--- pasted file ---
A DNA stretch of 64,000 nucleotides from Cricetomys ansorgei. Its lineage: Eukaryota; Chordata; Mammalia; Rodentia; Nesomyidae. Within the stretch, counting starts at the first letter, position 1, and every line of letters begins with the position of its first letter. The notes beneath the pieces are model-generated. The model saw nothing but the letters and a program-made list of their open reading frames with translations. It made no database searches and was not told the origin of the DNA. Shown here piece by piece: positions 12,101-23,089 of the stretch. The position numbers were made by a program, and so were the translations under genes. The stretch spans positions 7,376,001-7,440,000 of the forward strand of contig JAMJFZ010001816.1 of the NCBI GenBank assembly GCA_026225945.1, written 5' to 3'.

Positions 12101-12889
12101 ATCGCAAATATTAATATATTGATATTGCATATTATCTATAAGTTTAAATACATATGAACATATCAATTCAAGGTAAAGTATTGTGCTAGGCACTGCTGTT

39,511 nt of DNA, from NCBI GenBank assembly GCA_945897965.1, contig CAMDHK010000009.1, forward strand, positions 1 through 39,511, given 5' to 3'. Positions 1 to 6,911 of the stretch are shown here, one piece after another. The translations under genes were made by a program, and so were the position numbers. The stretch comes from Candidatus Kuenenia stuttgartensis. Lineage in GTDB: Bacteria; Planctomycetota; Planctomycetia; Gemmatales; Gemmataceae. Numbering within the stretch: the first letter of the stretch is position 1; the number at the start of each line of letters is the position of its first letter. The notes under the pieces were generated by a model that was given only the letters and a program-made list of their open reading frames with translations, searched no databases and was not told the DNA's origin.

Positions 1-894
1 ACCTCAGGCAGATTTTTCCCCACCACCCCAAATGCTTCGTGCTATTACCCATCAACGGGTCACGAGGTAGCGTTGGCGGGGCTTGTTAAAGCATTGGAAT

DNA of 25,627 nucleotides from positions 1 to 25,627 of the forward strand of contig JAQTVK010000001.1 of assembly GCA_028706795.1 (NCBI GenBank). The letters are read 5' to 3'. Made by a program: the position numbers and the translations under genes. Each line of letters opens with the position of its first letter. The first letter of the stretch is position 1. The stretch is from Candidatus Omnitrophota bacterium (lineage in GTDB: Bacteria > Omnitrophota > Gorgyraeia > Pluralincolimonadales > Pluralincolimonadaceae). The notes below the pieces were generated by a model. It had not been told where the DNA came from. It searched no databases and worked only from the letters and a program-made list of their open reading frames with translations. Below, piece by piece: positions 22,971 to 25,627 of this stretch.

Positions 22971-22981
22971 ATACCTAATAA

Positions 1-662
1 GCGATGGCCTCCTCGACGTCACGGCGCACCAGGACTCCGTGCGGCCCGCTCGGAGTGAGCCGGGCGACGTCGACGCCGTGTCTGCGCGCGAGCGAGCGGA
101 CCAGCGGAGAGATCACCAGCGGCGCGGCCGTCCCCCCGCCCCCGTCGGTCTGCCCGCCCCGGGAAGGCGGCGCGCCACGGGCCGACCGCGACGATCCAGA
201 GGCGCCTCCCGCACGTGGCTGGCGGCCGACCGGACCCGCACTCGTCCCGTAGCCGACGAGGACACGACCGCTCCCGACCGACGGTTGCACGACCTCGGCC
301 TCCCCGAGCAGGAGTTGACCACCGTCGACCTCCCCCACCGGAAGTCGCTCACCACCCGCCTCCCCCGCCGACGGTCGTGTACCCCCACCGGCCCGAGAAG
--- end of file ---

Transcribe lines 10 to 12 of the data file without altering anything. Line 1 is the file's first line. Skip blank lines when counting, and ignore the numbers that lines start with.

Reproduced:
Positions 1-662
1 GCGATGGCCTCCTCGACGTCACGGCGCACCAGGACTCCGTGCGGCCCGCTCGGAGTGAGCCGGGCGACGTCGACGCCGTGTCTGCGCGCGAGCGAGCGGA
101 CCAGCGGAGAGATCACCAGCGGCGCGGCCGTCCCCCCGCCCCCGTCGGTCTGCCCGCCCCGGGAAGGCGGCGCGCCACGGGCCGACCGCGACGATCCAGA